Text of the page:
2015 GSA Annual Meeting in Baltimore, Maryland, USA (1-4 November 2015)

Paper No. 337-10
Presentation Time: 4:00 PM


TUITE Jr., Michael, Jet Propulsion Laboratory, California Institute of Technology, M/S 183-301, 4800 Oak Grove Dr, Pasadena, CA 91109, mtuite@jpl.nasa.gov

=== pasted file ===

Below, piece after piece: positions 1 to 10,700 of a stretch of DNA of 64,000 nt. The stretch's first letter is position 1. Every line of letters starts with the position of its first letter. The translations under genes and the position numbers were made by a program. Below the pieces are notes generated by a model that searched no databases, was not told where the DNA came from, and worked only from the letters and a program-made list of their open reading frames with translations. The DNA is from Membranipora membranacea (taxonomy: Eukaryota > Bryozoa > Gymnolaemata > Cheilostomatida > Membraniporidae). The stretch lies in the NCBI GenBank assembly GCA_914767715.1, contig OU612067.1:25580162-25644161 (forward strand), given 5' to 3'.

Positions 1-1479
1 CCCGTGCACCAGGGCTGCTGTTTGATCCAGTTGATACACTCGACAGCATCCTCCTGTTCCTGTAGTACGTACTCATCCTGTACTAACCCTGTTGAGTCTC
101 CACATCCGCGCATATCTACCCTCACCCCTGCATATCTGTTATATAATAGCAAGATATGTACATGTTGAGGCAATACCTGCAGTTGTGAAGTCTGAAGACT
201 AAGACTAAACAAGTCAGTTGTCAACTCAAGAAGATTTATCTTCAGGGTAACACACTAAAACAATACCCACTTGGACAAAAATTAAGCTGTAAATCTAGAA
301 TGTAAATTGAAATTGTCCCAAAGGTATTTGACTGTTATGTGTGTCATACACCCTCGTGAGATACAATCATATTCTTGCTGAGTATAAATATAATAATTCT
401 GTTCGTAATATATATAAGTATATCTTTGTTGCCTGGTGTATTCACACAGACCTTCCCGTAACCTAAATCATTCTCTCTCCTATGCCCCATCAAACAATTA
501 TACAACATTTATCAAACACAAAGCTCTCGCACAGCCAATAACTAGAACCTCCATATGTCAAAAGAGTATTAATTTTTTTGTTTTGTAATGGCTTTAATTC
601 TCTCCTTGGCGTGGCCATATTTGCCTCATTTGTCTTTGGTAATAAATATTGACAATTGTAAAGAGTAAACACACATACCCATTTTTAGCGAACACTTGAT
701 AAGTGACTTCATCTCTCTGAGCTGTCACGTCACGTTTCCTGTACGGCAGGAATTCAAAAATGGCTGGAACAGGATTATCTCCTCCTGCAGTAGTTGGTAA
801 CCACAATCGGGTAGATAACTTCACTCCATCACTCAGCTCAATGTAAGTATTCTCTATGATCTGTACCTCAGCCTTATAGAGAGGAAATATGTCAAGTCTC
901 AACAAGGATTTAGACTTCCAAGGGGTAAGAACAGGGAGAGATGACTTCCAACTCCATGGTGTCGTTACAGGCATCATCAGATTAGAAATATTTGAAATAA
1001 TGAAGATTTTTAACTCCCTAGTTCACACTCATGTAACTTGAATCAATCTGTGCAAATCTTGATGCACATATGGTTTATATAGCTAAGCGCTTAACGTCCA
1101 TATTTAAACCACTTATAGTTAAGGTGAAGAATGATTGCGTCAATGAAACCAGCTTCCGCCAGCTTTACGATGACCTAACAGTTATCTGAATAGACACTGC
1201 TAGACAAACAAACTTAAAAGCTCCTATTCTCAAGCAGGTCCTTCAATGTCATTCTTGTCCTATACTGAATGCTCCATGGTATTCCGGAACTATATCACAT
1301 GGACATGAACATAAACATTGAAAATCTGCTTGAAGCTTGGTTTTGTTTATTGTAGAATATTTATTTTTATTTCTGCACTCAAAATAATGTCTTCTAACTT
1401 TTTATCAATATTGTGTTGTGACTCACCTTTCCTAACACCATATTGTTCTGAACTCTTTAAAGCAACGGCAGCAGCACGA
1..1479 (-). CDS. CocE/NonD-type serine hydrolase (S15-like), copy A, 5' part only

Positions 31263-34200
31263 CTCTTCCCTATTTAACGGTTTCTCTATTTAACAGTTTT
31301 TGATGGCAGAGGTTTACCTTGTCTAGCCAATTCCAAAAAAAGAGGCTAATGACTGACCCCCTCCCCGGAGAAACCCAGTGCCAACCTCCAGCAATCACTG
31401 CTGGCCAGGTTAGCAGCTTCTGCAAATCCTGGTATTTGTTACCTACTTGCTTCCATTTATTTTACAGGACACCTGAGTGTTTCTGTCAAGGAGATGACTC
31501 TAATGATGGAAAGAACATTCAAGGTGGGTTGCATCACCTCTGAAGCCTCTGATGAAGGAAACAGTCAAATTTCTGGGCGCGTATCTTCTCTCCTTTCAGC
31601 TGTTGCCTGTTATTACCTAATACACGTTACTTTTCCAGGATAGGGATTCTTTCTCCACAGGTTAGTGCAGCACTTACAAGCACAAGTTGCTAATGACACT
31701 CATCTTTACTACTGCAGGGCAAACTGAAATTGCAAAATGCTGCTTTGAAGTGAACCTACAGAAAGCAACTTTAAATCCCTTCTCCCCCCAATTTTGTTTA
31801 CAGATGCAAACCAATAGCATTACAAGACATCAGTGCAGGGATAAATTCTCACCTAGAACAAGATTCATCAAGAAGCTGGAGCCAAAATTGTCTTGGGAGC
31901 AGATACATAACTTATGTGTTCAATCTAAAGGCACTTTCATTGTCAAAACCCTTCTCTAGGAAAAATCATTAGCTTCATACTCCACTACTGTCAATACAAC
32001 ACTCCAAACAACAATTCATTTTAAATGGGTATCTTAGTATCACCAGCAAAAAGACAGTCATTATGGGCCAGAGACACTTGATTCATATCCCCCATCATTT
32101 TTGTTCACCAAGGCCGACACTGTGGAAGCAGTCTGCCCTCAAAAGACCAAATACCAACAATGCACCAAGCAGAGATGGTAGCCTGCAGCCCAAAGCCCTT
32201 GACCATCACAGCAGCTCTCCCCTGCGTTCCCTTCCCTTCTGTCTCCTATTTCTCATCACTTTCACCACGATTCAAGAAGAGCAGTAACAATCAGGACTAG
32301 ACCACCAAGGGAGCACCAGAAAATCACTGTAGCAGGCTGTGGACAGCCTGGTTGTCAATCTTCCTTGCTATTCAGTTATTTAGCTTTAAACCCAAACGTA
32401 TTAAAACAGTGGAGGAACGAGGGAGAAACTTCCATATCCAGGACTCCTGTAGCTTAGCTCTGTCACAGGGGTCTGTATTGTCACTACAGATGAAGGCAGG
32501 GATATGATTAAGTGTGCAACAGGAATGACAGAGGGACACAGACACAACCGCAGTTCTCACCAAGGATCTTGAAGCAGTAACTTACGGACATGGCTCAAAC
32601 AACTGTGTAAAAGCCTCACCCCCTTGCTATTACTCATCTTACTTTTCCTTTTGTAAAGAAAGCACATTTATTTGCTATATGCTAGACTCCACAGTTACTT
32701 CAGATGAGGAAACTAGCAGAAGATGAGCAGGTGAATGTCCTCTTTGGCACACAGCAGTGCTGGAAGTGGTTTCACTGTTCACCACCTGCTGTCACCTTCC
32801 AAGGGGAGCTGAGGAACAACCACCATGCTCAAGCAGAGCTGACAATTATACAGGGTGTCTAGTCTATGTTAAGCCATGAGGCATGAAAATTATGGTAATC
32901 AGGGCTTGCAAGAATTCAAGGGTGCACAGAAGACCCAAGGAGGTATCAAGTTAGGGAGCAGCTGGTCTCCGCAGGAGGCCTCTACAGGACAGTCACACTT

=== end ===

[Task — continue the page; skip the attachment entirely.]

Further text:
Organic-rich shales deposited during Middle and Late Devonian hothouse climate conditions are characterized by uniquely elevated C/P ratios that indicate high rates of organic P regeneration and suggest that primary production was chronically nitrogen-limited. Under N-limited growth conditions, modern green algal prasinophytes, the dominant primary producers in Paleozoic black shale-forming environments, have been observed to increase their cellular lipid content by as much as three times. This stoichiometric plasticity may have permitted Devonian prasinophytes to outcompete N-fixing prokaryotes that might otherwise have ameliorated the relative N deficit in the photic zone. Because lipids are the least labile component of algal biomass, especially where oxygen is absent, the increase in algal lipid content had two direct consequences: First, the burial efficiency of organic matter within the sediment increased as the fraction of recalcitrant lipids increased. Second, the carbon use efficiency of both aerobic and anaerobic heterotrophs within the water column declined as they metabolized a less nutritious diet. This resulted in greater O2 demand and CO2 production above the chemocline and greater H2S and CO2 production below the chemocline, reinforcing climate-driven stratification of the water column. Data from Devonian black shales of the Appalachian, Illinois, and Madre de Dios Basins exhibit a strong positive correlation between organic carbon preservation and sediment N/P suggesting that as P was regenerated preferentially to N, fatty biomass resulted in juicier rocks.